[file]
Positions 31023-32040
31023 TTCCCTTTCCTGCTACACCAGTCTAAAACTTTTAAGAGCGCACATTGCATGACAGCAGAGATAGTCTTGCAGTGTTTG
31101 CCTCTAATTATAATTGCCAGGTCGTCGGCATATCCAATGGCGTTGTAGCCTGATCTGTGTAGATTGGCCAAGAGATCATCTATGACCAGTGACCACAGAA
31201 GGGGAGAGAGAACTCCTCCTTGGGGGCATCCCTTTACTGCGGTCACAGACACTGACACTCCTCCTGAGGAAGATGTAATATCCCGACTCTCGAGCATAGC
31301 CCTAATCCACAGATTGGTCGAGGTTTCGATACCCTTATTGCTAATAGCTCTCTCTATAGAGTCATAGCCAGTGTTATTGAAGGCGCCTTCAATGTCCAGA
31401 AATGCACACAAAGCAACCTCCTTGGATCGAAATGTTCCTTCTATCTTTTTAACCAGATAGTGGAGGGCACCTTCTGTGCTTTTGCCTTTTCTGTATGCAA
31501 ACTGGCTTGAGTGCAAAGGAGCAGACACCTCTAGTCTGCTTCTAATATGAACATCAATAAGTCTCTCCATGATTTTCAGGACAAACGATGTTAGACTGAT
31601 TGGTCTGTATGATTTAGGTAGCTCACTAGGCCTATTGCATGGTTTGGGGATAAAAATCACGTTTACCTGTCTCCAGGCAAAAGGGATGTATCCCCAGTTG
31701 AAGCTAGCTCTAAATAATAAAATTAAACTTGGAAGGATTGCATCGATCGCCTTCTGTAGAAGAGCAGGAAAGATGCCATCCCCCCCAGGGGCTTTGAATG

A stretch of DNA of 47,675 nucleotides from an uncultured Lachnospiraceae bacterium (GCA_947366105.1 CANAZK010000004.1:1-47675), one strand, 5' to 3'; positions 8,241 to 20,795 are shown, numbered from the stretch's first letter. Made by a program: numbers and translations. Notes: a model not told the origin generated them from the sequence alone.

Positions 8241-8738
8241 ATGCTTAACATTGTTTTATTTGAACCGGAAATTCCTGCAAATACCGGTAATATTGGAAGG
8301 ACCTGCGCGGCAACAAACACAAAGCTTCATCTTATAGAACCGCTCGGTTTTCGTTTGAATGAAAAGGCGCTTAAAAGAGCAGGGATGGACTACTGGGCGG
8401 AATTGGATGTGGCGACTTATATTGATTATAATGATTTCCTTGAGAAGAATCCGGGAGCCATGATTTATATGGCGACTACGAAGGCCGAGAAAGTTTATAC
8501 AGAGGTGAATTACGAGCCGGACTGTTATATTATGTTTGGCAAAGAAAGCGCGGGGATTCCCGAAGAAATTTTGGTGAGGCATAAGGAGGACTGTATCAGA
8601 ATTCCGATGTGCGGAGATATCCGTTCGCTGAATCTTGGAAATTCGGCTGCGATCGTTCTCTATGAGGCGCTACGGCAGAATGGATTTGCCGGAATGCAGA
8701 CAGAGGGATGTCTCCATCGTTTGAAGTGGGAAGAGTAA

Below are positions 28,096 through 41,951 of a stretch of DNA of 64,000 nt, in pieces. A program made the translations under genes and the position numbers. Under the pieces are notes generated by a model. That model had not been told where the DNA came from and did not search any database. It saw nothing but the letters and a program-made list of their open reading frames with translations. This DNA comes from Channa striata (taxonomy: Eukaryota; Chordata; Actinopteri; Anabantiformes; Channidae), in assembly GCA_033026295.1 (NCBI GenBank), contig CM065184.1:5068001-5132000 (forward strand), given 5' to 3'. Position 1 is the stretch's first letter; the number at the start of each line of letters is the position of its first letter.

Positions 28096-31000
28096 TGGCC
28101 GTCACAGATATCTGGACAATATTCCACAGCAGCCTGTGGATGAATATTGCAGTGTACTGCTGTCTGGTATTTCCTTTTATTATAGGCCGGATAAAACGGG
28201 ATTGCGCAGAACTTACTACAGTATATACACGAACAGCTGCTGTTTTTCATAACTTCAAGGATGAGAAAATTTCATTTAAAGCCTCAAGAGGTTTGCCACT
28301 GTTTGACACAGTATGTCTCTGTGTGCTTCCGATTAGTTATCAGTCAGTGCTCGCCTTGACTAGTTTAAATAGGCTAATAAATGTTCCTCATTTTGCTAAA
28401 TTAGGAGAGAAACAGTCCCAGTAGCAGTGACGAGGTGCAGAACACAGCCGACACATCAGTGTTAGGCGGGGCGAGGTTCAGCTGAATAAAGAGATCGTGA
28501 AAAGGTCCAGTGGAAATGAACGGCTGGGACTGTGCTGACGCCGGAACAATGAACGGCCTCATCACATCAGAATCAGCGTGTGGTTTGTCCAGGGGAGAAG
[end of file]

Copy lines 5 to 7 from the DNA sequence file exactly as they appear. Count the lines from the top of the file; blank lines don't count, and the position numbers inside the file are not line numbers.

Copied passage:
31301 CCTAATCCACAGATTGGTCGAGGTTTCGATACCCTTATTGCTAATAGCTCTCTCTATAGAGTCATAGCCAGTGTTATTGAAGGCGCCTTCAATGTCCAGA
31401 AATGCACACAAAGCAACCTCCTTGGATCGAAATGTTCCTTCTATCTTTTTAACCAGATAGTGGAGGGCACCTTCTGTGCTTTTGCCTTTTCTGTATGCAA
31501 ACTGGCTTGAGTGCAAAGGAGCAGACACCTCTAGTCTGCTTCTAATATGAACATCAATAAGTCTCTCCATGATTTTCAGGACAAACGATGTTAGACTGAT